While Winn-Dixie’s values are largely geared towards the interests of their customers, I think their lack of response in regards not showcasing healthy foods shows that there is a lack of interaction. If they only talk “at” their customers, they risk missing the opportunity to have a meaningful and ongoing relationship with the people that put money in their pockets.

 

Word count: 313

Acceptable and Unacceptable Conventions of Language in SM

February 10, 2013 1 comment

Some of the acceptable conventions of grammar, mechanics, and punctuation seen in SM are the use of caps lock, HTML code, acronyms, and the marriage of punctuation marks to symbolize emotions and expressions. SM has a very casual approach towards the use of language and almost anything is acceptable. The use these stylistic choices is a reflection of a person’s attitudes and the message they are conveying. Generally speaking, we speak conversationally in the realm of SM because we treat the interactions as though we were face to face with the people we are conveying our message to.

These stylistic choices also depend on the writer, the message, the meaning, the intention, and the platform used. For instance, even though some consider LinkedIn to be SM, it wouldn’t be acceptable to use caps lock, acronyms like “LOL”, and smiley faces because the climate, purpose, and audience of the site is different than that of Facebook or Twitter.

Moreover, what’s appropriate for one entity isn’t appropriate for another. This is because we hold different people to different standards. For example, we would expect to see a wall post by one of our friends ending their sentence with a “ 🙂 “ if they were happy about something. This wouldn’t be as accepted if we saw a similar post by an organization like CNN for instance. If CNN was proud to announce something, they would typically end the sentence with an exclamation point.

The nature and values of an organization based on post volume

February 5, 2013 Leave a comment

According to Michael Brandvold’s article, “How Many Facebook Posts Do You Make Per Day to Your Page?” there are several figures out there to suggest how many posts is considered effective. One study found that 12 posts a day was an adequate figure to reach as many people as possible, while another finding suggested 3-4 on Facebook and 8-10 on Twitter. Another study shown on http://momentusmedia.com/blog/?p=1069 shows that their sample set included 2,144 pages and 4,604 posts on Facebook. According to these numbers, these were an adequate amount of pages and posts to conduct their study to find how many times a day the admins were posting.  Through their research, their found that page admins should be posting more than what they already are in order to get their message across and reach the most amount of people possible.

After reviewing Winn-Dixie’s social media, I have found that they generally post between 2-4 posts per day on Facebook. While this may seem effective in reaching a large number of people in their eyes, I don’t feel like what they are posting and how often they are posting gives me enough information to accurately gauge the nature of their values. For instance, just in the last week their main focus has been on the Super Bowl. This leads me to believe their values cater to was is considered socially popular. The week before that, they seemed to have a large focus on their philanthropic efforts. This leads me to believe that they value giving back to the community. Considering these two completely different values, I would have to say that their values aren’t streamlined, but rather jump around and don’t give me a clear sense in what their company truly stands for. Yet, I don’t think the number of posts would help change my uncertainty. I believe that continuity and quality speak more than volume.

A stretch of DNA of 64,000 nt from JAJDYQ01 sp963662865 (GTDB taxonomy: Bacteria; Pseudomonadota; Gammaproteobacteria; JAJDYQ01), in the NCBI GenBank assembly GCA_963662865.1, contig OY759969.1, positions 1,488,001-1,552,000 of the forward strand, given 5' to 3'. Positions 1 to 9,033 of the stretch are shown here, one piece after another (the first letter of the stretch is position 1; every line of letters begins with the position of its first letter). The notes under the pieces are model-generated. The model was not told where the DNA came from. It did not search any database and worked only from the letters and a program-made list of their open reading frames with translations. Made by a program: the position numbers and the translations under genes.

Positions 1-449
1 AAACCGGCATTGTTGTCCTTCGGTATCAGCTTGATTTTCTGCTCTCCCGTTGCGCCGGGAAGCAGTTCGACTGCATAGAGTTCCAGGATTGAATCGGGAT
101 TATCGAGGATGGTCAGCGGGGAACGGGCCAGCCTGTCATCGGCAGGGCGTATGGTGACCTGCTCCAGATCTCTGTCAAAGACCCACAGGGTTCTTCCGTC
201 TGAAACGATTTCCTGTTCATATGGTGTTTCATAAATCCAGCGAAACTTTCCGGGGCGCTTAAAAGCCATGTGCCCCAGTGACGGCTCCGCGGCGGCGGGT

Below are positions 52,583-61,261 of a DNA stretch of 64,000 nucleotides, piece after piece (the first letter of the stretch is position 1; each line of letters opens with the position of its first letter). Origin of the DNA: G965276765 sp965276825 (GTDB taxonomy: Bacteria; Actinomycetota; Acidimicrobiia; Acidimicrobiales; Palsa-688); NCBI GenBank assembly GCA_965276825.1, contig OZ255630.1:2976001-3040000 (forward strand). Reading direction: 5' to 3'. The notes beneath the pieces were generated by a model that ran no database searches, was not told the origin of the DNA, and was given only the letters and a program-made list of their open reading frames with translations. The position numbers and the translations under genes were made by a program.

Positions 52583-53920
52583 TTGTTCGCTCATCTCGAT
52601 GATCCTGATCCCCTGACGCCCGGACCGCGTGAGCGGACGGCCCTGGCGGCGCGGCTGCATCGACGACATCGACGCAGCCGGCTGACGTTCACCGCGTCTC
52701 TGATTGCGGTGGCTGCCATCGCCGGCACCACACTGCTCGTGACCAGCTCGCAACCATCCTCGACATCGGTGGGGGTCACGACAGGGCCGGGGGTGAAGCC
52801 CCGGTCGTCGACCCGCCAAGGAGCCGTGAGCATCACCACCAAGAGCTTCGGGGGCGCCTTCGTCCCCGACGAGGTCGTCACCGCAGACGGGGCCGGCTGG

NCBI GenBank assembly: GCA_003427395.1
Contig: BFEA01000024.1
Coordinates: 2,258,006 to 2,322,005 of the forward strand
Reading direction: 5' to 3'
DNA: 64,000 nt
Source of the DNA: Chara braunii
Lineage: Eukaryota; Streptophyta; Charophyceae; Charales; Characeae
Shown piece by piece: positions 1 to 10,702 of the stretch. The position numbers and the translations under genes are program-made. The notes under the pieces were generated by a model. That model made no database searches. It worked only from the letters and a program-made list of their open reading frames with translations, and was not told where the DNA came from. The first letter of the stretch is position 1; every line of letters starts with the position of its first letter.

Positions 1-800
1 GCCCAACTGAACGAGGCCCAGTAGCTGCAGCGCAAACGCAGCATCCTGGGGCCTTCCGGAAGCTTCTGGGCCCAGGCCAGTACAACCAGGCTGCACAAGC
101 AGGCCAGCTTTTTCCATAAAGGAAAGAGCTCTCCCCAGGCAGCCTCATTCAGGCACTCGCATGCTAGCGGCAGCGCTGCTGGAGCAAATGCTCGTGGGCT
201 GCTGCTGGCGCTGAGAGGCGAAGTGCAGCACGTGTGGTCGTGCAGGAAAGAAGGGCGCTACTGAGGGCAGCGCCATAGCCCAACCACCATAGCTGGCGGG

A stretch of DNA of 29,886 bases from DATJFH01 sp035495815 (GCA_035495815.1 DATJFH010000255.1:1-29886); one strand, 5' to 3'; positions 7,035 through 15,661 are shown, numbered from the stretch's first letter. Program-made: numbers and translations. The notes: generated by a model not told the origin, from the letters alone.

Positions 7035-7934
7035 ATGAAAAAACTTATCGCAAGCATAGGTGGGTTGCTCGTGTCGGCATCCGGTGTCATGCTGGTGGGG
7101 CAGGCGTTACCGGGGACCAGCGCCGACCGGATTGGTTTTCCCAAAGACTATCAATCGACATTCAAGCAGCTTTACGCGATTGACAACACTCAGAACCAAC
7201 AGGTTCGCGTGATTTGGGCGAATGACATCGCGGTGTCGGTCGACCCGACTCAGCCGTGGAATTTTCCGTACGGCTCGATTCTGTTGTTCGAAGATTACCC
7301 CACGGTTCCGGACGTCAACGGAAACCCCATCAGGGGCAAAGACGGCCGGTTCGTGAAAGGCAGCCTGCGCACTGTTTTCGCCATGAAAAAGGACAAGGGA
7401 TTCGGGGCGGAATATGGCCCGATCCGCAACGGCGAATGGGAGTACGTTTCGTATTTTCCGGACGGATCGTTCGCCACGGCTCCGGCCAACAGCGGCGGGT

Word count: 314

Authentic Client: Buzz, Trends, and Competitor’s SM Platforms

January 26, 2013 Leave a comment

My authentic client will be the grocery chain, Publix. The first thing that comes to mind when discussing the current tone or buzz in the grocery industry is couponing. And, in some cases extreme couponing! TLC’s hit show, “Extreme Couponers” has lead average, frugal shoppers to do “coupon-roundups” (matching sale prices with coupons to get the item for little to no cost) in order to save as much as 95% on their shopping trip. While the show depicts the most extreme shoppers, it has encouraged many to mimic their strategies and attempt similar successes. As an employee of Publix, I personally revel in the chance to watch the shopper’s grocery bill diminish at the familiar beeping sound of scanned coupons—it’s exhilarating and a fun adrenaline rush. It’s a refined skill that takes many hours of preparation and the rewards are fruitful. Publix has jumped on this trend-train and helped its shoppers with this process by offering its own in-store coupons, which almost always coincide with weekly sales. Additionally, Publix offers online coupons and allows shoppers to create interactive shopping lists based on all these factors in order to maximize their dollar during their weekly shopping trip.

The most common SM platform companies use in the grocery industry is Facebook. The amount of users and interface of Facebook proves to be an obvious choice, but other grocery stores like Winn-Dixie, have also branched out to Twitter (https://twitter.com/WinnDixie), Pinterest (http://pinterest.com/WinnDixieMeals/), and coined hash tags on Instagram (http://followgram.me/tag/winndixie). Seems like Winn-Dixie has been “listening in” a bit more than its competitors!

Word Count: 256

3 Social Media Presentation Options – Group 2

January 22, 2013 Leave a comment

1) Pinterest

2) Twitter

3) Yelp

Categories: Ashley, Mary Tags: , ,